The council’s development arm is being blamed by New Zealand Housing Foundation chief executive Paul Gilberd for wanting too much for the land, where hundreds of homes, including more than 100 affordable homes, are planned.

“The whole process has collapsed and is off the table as of Wednesday last week,” Gilberd told RNZ.

He said the foundation offered $13m for the land but Panuku Development Auckland wanted $24m, making affordable homes too expensive.

Sources have told the Herald the project has not collapsed, the foundation remains committed and negotiations are continuing to bridge the gap between making a financial return for ratepayers on the 5.1ha vacant site near the Manukau City Centre and delivering affordable housing.

In other words, they are determined to build ” affordable homes” and will go ahead even if they are not affordable to the ratepayers. We have all heard of ” fake news” and from those comments, it seems that in Manukau they are determined to go ahead with the project in order to proudly display their fake ” affordable” homes despite the unaffordable land that they will have to be built on..

…Goff made an election promise to put council support behind more affordable housing schemes, such as the 290-affordable housing project at Waimahia Inlet, Weymouth, involving the Housing Foundation.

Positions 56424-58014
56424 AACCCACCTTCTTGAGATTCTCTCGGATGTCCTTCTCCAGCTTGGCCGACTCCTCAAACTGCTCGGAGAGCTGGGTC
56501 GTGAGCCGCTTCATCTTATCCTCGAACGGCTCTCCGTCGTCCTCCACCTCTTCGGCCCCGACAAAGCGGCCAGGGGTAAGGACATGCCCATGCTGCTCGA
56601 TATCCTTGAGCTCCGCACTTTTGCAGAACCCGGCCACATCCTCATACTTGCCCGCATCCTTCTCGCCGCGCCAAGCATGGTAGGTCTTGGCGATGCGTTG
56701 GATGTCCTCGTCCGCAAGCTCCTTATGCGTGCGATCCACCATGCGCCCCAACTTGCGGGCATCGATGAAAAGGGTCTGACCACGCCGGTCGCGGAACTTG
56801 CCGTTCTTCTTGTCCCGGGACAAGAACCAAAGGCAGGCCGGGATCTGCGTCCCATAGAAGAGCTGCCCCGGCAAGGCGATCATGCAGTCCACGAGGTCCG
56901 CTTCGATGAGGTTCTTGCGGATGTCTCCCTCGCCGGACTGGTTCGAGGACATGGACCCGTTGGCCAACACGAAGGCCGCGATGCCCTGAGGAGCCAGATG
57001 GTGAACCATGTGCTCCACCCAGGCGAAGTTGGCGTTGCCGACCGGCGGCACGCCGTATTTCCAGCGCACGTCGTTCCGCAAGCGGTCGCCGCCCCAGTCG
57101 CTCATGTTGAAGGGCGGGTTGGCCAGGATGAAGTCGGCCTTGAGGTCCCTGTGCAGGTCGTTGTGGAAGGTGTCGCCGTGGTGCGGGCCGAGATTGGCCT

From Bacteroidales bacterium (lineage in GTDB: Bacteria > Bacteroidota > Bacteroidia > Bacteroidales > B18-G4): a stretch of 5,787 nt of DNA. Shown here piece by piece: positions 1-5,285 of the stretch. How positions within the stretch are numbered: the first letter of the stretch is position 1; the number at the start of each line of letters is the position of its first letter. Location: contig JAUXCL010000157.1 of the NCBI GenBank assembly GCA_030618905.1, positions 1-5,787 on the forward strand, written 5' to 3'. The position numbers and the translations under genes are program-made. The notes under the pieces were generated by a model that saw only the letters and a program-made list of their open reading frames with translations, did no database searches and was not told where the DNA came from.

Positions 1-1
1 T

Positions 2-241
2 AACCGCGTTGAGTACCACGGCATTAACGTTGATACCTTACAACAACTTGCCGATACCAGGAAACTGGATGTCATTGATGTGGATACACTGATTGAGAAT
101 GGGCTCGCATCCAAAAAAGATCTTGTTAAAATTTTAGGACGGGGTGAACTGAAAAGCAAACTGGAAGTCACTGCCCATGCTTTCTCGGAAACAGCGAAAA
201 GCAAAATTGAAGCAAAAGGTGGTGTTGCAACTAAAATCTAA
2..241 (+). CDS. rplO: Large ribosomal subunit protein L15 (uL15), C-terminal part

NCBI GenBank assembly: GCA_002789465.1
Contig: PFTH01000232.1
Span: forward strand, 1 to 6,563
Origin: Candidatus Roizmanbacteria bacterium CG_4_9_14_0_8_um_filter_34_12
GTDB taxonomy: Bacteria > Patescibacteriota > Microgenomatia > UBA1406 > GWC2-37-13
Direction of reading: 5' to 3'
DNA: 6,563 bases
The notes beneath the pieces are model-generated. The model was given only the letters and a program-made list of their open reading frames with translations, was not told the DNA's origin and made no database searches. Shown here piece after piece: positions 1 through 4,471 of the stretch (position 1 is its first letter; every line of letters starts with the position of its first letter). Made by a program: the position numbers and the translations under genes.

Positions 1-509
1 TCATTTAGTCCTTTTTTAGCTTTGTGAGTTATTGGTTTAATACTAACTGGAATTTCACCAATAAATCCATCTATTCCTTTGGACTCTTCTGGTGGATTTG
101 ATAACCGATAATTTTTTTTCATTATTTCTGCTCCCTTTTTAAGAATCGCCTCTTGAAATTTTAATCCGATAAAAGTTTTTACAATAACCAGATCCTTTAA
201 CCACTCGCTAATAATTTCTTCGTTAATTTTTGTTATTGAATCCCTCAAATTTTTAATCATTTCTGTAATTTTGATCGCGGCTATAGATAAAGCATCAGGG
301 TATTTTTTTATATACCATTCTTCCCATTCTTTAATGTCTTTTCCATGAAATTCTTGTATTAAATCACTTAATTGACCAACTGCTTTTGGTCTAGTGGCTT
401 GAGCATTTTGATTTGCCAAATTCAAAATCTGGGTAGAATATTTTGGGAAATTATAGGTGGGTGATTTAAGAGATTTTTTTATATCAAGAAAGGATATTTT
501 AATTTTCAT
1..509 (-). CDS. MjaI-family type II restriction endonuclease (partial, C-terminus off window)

The project highlights the difficulty balancing the cash-strapped council’s desire to maximise the value of selling surplus land and using its landholdings to deliver affordable housing.

Panuku Development Auckland has been very successful selling surplus land in the current financial year, realising $92.8m of land sales against a target of $50m. Council has set Panuku a target of $60m in the 2017-2018 financial year.

In a statement, Panuku said its plans for the pilot housing development at Barrowcliffe Place, next to State Highway 20 and Puhinui Stream, was based on delivering affordable housing, involving iwi, using good urban design principles and delivering reasonable density.

“The other important factor is that the sale of the site needs to make a reasonable financial return for Auckland ratepayers,” the statement said.

Darby said the council could not expect to get maximum value for the land when you had caveats like affordable housing, involving iwi, achieving good urban design and reasonable levels of density.